Tuesday, June 7, 2011

That's Professor Workaholic to You

One thing I like to do every day is read advice columns, like Dear Amy, Dear Abby, and Dear Prudence. In my opinion, the typical advice column could also be called Obsessive Neurotic Central, so it's like I'm reading the stories of "my people".

I read in an advice column once that some people don't like calling professors "Dr.". These people felt that academics didn't have the right to be called "Dr." since they weren't "real" doctors.

I know that a professor and a medical doctor have very different work responsibilities. Professors don't save lives or teach people how to safeguard their health (except of course for the professors who teach med students and also practice medicine). But at the same time, it takes more years to earn a master's degree and a doctorate than it does to earn a medical degree. So when I do finally complete my Ph.D., I can guarantee you that I will identify myself as "Dr." or "Professor", because I believe that I'll have earned that right.

I've been teaching college students for years now, but I don't really consider myself a professor yet; I'm not a full-time faculty member and I'm still working on my Ph.D. I've had several titles, including "adjunct", "instructor", "lecturer", and "teaching assistant", even though I was basically doing the same job under all these titles. But I have my own ideas for what my title could be, though they probably wouldn't catch on since they're too long. I still think they're fairly accurate though.

For example, instead of being an "adjunct", I might call myself one of the following:

The Grader of Papers

The Collector of Excuses from students who don't think it's necessary to come to class or turn in work on time

That Poor Instructor who practically had to arm-wrestle one of her fellow instructors for desk space in the one office that all the adjuncts/teaching assistants share whereas the professors get their own offices that they only use once or twice a week.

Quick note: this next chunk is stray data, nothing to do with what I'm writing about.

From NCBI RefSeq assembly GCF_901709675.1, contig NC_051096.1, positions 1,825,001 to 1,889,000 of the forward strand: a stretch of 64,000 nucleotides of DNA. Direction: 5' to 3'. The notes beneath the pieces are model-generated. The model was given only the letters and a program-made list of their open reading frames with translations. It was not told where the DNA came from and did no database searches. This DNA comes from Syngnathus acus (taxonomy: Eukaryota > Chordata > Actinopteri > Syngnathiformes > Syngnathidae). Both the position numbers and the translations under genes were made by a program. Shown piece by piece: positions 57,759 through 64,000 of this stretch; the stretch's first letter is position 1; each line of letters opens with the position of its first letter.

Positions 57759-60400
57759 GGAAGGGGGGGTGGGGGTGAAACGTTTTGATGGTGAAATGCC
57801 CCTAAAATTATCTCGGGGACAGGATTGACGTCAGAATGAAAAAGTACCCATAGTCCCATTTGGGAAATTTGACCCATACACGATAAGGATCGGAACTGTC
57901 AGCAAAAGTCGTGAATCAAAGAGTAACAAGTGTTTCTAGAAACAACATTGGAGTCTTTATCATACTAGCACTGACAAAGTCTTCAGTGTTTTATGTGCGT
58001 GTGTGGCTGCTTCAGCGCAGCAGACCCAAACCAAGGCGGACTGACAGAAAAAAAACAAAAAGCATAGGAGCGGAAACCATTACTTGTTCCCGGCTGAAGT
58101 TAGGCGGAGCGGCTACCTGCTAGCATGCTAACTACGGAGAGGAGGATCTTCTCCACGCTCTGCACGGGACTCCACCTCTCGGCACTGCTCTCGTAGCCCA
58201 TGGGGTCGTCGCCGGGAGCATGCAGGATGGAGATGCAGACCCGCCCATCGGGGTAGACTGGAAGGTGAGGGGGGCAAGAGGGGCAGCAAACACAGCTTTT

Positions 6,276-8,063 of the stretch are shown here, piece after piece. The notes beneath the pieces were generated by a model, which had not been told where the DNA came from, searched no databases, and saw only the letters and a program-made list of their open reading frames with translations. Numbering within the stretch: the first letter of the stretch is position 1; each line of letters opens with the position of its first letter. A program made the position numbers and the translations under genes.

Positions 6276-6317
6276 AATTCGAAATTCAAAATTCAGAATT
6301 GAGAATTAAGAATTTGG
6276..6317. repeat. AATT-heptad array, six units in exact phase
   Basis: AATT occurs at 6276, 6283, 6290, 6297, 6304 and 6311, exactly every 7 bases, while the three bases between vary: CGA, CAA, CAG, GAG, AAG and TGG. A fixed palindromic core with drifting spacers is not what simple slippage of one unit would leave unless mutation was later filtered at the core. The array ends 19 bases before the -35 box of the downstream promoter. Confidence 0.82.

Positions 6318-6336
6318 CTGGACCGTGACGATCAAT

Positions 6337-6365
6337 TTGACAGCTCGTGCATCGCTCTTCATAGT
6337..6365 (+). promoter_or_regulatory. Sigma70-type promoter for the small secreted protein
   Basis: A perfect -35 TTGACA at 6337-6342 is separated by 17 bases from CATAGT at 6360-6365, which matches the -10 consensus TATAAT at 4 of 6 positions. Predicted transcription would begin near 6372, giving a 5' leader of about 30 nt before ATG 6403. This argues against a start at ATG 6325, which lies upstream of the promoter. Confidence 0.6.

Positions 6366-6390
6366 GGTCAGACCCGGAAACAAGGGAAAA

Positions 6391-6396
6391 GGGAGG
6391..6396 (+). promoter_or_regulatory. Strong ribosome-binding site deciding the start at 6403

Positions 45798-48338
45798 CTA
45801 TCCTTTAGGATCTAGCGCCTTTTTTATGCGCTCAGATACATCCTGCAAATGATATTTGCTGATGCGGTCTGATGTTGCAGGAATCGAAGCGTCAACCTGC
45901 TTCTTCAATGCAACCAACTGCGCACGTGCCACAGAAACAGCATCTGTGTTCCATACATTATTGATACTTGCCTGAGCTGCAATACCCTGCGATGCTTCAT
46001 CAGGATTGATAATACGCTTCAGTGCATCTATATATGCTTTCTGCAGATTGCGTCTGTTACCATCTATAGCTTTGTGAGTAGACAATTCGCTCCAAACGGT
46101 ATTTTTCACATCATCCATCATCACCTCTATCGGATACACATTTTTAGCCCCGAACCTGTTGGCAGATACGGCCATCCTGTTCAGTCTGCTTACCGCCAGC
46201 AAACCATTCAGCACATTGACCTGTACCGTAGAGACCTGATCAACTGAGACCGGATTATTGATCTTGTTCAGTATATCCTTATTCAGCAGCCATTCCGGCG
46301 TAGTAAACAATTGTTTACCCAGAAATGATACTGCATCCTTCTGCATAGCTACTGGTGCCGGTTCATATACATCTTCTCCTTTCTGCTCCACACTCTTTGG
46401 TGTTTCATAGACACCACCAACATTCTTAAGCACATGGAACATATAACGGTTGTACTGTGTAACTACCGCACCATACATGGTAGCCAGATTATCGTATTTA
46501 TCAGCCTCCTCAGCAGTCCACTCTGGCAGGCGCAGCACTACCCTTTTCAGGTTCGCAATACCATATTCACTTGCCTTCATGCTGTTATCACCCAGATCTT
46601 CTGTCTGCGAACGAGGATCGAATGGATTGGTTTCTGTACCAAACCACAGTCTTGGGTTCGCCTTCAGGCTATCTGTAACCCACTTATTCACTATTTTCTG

The Invisible Woman who never gets to go to most of the department meetings since she has no say in how the department is run

The Ultimate Multi-Tasker who works three jobs and has no time or money for vacations

Having spent years working in retail, I've found that retail employers are fond of job titles too. They use titles like "Team Member", "Sales Associate", "Client Host," and "Brand Ambassador". I think they use these fancy titles as a way to make the employees feel better about their jobs, and perhaps to try and make up for the low wages. But personally, I'd rather just be known as That Chick with the Name Tag as long as I got paid more.

Instead of "Sales Associate," I could also be called:

She Who Operates the Cash Register

The Folder of Clothes

The Maid who picks up after all the customers who believe that tossing the store's items on the floor is perfectly acceptable

Miss Smiley Face who smiles even after a customer tries on seven different outfits, each in at least two sizes and three different colors and then decides not to buy anything

The Bookseller who doesn't actually succeed in getting most people to buy books because they prefer to spend two hours in the store reading for free rather than buy anything

The Patron Saint of Patience, because ANYONE would need an incredible amount of patience to listen to the same CD played over the store's speakers OVER AND OVER AND OVER AGAIN EVERY SINGLE WRETCHED DAY

What do you think of job titles? If you could come up with your own job title, what would you call yourself?

Side note: Stop by Theresa Milstein's blog Substitute Teacher's Saga (and follow her too if you haven't already, because she's a great blogger, writer, and teacher). She's hosting a contest where you can win a free copy of Elana Johnson's YA novel Possession.